11 IOM Rapid Advances Recommendations Data exchange platforms in 40 “communities” over a 3-year period –“Community” refers to a marketplace: a geographic area that serves a particular population, specifically not focused on a single health care system or enterprise within that market –A community might be as large as a state or metropolitan area 18-month pilot projects would likely include: – Formation of a public-private partnership – Establishment of a data exchange platform to provide interconnectivity, maintain security and confidentiality of patient data Legal protections for these pilot projects may be necessary Government would need to provide start-up funding, but all stakeholders should contribute to the ongoing operation of the platform Program should consist of “rolling pilot projects” –Begin with “about a dozen” pilot projects –As each set reaches the implementation stage, government should accept applications for the next set
12 IOM Rapid Advances Recommendations Model state-of-the-art information and communications technology infrastructures in 8 to 10 communities –Competitive selection to serve as pilot sites for advanced ICT infrastructures –Public and private resources targeted to achieve a “paperless health care environment” –Rapid migration of applications to the platform, including: insurance enrollment, eligibility checking, claims processing clinical knowledge management, decision support Telemedicine, disease management, public health alert systems Small-scale, 12-month pilot projects focused on specific ICT applications. Pilot projects should also be conducted to test and refine applications in key areas –Consumer applications –Chronic care management –Public health surveillance
13 Financing Track Workgroup Recommendations The government will need to take steps to facilitate the development of the NHII, including establishing the “rules of the road” and removing legal or other barriers to NHII development. This will require: –Establishment and ongoing maintenance of national data standards and functionalities –Identification of necessary changes in laws or regulations at national or state levels, including removal of barriers that impede collaborative efforts by hospitals and physicians to invest in IT –Creation of model laws and regulations –Establishment and enforcement of penalties for violations of rules, particularly regarding confidentiality and security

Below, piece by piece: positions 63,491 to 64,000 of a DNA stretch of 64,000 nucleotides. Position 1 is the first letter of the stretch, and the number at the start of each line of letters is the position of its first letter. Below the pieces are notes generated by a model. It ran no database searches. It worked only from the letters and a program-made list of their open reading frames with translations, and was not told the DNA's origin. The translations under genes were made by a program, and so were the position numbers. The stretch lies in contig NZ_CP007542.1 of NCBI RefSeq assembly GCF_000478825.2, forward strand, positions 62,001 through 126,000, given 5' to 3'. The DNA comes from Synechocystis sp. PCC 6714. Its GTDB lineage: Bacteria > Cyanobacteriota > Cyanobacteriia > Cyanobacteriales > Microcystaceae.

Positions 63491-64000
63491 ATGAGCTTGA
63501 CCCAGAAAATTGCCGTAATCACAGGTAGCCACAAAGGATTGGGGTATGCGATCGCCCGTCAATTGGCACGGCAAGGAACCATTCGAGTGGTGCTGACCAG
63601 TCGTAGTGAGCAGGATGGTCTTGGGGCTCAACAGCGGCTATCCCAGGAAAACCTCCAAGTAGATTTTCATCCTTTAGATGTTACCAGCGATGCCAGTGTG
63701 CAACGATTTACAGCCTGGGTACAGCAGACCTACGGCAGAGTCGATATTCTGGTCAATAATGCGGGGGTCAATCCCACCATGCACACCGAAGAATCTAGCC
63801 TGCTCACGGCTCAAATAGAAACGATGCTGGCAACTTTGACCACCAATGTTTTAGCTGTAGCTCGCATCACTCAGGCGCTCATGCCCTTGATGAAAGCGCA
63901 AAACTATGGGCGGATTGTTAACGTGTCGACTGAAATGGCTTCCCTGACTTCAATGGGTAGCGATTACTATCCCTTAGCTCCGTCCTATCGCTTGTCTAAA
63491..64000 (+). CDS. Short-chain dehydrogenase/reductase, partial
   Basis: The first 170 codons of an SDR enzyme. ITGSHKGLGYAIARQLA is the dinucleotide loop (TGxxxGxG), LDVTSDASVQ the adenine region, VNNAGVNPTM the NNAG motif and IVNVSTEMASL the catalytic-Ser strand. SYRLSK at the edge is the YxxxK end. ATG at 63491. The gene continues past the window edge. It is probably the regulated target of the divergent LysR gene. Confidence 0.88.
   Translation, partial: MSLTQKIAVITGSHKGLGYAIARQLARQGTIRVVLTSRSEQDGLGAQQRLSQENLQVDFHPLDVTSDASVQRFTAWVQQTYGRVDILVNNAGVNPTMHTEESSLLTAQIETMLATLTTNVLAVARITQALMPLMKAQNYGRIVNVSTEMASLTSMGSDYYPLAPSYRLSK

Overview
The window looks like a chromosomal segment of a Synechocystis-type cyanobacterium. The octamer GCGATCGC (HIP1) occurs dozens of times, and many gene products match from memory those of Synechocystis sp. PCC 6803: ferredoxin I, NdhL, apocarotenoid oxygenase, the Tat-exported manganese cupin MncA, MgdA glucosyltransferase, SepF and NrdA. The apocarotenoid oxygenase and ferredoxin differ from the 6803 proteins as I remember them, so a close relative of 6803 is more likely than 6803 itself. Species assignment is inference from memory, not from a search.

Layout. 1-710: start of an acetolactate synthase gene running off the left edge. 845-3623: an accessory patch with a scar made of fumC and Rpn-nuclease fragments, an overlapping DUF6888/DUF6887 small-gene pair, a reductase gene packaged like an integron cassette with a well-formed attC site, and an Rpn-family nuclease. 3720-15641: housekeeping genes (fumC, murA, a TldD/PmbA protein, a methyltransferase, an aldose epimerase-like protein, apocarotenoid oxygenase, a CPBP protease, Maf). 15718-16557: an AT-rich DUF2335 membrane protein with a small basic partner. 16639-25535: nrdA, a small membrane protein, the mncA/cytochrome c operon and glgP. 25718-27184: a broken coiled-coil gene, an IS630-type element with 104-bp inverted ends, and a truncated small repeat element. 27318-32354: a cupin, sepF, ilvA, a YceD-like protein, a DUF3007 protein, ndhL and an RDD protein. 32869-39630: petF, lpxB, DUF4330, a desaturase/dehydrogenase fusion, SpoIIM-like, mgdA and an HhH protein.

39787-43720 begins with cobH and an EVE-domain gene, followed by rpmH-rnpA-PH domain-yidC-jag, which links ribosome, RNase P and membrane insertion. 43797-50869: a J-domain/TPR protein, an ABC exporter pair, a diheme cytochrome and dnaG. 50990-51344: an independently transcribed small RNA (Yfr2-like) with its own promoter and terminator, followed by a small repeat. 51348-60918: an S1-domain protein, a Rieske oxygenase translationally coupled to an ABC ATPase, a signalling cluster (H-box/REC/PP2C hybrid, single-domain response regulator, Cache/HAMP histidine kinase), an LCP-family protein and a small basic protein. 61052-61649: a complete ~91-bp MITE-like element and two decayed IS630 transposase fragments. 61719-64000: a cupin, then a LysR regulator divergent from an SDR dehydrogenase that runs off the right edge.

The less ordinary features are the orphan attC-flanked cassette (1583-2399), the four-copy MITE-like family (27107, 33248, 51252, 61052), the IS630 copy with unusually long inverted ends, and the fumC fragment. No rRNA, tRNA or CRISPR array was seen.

14 Review of Options for Federal Funding Creation of “Hill-Burton” Program –Involves direct funding of hospitals based on statutory funding formula and federal conditions of participation Creation of Reimbursement Incentives to Support Capital Investment in IT Infrastructure –Physician practices: Reimbursement for utilization of ambulatory CPOE, EMR or other Reimbursement for electronic reporting of clinical data Reimbursement for reporting of data on quality performance Reimbursement for quality performance, electronic reporting required –Hospitals and delivery systems: “Pass-through” of certain capital costs “Add on” to reimbursement rates, subject to meeting conditions of participation